Data availability

The datasets generated or analyzed during the study are not publicly available due to protect the privacy of patients but are available from the corresponding author on reasonable request.



Deep learning


Parotid tumors


Warthin tumors


Pleomorphic adenomas


Area under curve


Receiver-operating characteristic


Malignant parotid tumors


Fine needle aspiration cytology


Benign parotid tumors




Computed tomography


Magnetic resonance imaging


Regions of interest


Digital Imaging and Communications in Medicine


Negative predictive value


Positive predictive value








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This work was supported by the National Natural Science Foundation of China (No. 82071946).

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Authors and Affiliations



Conceptualization: TJ, SZC; Data curation: MS, XZ, XYC, KW, Formal analysis: SZC, CC; Funding acquisition: DX; Methodology: YQY, LS, ML, Project administration: QMP, HW; Resources: TJ, MS. Software: SZC, JX, YHZ. Supervision: LYC, DX Validation: LYC. Visualization: LYC. Writing—original draft: TJ, SZC. Writing—review & editing: LYC, DX. All authors read and approved the final manuscript.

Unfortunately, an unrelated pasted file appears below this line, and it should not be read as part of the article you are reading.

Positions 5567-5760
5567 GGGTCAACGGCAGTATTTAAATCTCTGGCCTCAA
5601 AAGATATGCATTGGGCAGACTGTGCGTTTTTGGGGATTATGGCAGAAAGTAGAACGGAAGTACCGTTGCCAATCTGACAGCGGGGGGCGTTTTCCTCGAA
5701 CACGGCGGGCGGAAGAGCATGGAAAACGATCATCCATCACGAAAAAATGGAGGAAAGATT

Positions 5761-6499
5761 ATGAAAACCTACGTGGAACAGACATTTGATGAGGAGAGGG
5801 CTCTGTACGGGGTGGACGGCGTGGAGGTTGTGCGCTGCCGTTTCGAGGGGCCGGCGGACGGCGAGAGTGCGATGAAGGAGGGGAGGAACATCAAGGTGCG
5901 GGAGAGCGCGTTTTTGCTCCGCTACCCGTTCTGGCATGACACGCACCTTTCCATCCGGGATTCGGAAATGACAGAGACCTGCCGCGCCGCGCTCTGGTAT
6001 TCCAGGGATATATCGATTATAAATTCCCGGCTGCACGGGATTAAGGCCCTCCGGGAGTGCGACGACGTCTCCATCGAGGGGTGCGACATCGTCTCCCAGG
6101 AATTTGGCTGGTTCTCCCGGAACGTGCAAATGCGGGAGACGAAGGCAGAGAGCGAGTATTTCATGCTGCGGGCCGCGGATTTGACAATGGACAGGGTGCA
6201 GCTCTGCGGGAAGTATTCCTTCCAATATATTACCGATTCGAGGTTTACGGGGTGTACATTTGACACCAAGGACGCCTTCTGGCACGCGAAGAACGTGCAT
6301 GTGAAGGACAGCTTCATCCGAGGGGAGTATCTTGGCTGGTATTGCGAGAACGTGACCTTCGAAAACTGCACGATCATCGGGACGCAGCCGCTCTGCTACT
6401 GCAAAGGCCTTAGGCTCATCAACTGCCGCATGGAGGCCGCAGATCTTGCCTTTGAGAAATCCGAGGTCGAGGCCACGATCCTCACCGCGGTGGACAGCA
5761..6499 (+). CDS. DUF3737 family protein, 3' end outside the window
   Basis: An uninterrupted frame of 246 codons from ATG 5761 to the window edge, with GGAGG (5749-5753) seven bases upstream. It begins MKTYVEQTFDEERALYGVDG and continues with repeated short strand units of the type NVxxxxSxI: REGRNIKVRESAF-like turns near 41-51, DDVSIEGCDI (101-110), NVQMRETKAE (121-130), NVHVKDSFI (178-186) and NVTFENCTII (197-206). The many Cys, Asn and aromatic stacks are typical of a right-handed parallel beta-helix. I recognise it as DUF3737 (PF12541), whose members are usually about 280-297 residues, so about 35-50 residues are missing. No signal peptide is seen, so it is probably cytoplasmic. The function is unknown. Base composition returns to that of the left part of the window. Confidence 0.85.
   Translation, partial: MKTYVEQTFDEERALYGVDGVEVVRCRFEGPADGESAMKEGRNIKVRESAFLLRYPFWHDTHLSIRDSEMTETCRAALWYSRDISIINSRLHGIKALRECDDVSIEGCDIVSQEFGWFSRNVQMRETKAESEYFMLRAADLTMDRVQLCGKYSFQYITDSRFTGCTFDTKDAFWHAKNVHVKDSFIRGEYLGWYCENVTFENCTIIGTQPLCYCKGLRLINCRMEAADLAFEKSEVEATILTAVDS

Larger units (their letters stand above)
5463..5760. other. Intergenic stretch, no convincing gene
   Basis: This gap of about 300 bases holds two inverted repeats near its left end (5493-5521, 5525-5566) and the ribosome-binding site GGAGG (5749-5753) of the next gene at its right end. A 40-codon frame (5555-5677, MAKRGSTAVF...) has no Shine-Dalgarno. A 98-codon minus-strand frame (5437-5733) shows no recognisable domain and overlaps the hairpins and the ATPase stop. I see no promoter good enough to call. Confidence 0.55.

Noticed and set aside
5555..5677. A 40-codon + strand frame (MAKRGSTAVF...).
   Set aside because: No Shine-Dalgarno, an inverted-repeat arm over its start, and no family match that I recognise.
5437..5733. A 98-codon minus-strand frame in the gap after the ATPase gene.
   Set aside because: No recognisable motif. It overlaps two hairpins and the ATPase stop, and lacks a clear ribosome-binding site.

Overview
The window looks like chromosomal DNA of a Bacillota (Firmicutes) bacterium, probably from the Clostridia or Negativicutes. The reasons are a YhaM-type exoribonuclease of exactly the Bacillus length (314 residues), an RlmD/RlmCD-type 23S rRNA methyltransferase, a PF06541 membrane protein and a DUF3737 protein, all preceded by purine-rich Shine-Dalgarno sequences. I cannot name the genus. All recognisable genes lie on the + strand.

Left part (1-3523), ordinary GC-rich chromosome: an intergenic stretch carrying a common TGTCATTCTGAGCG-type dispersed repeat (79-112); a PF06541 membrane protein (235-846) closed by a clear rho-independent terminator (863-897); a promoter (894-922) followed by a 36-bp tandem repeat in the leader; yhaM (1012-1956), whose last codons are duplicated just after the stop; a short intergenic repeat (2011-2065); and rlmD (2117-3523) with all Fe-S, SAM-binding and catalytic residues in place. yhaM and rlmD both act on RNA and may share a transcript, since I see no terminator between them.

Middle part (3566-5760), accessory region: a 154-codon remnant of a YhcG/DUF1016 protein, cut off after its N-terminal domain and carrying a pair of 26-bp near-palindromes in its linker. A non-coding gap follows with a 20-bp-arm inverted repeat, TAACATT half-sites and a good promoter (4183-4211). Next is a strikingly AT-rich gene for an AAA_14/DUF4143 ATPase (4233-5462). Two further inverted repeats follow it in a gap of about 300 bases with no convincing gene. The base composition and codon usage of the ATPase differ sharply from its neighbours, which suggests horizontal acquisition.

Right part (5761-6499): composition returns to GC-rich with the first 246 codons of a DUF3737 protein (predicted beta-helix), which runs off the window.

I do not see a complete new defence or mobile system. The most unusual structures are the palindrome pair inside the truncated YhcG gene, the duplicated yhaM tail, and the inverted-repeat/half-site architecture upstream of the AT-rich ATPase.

Corresponding authors

Correspondence to Liyu Chen or Dong Xu.

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The research has been carried out in accordance with the World Medical Association Declaration of Helsinki. This retrospective study was approved by the Ethics Committee of Zhejiang Cancer Hospital on November 15, 2020, and informed consent was waived by the ethics committee of the Independent Ethics Committee of Zhejiang Cancer Hospital (IRB-2020-314). Patient records were anonymized and deidentified before analysis. We confirm that all methods were performed in accordance with the relevant guidelines and regulations.

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Jiang, T., Chen, C., Zhou, Y. et al. Deep learning-assisted diagnosis of benign and malignant parotid tumors based on ultrasound: a retrospective study. BMC Cancer 24, 510 (2024).